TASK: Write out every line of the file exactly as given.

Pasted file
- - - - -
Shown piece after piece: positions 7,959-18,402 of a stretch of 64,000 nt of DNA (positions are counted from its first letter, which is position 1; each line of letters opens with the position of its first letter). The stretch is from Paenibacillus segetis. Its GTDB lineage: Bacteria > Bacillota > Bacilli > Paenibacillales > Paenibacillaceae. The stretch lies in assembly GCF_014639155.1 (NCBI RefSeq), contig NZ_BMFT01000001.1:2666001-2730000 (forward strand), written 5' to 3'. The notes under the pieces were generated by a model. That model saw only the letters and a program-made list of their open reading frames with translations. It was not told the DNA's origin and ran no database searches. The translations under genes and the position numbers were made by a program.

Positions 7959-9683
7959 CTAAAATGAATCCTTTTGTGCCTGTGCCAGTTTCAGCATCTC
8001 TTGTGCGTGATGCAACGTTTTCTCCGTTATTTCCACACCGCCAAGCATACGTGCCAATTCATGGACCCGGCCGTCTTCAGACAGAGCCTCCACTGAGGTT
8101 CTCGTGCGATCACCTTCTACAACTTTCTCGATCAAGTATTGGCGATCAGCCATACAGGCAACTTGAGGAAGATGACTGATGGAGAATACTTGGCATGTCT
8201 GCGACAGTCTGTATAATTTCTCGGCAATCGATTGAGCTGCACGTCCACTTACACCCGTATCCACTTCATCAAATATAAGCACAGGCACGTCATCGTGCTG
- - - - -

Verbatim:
Shown piece after piece: positions 7,959-18,402 of a stretch of 64,000 nt of DNA (positions are counted from its first letter, which is position 1; each line of letters opens with the position of its first letter). The stretch is from Paenibacillus segetis. Its GTDB lineage: Bacteria > Bacillota > Bacilli > Paenibacillales > Paenibacillaceae. The stretch lies in assembly GCF_014639155.1 (NCBI RefSeq), contig NZ_BMFT01000001.1:2666001-2730000 (forward strand), written 5' to 3'. The notes under the pieces were generated by a model. That model saw only the letters and a program-made list of their open reading frames with translations. It was not told the DNA's origin and ran no database searches. The translations under genes and the position numbers were made by a program.

Positions 7959-9683
7959 CTAAAATGAATCCTTTTGTGCCTGTGCCAGTTTCAGCATCTC
8001 TTGTGCGTGATGCAACGTTTTCTCCGTTATTTCCACACCGCCAAGCATACGTGCCAATTCATGGACCCGGCCGTCTTCAGACAGAGCCTCCACTGAGGTT
8101 CTCGTGCGATCACCTTCTACAACTTTCTCGATCAAGTATTGGCGATCAGCCATACAGGCAACTTGAGGAAGATGACTGATGGAGAATACTTGGCATGTCT
8201 GCGACAGTCTGTATAATTTCTCGGCAATCGATTGAGCTGCACGTCCACTTACACCCGTATCCACTTCATCAAATATAAGCACAGGCACGTCATCGTGCTG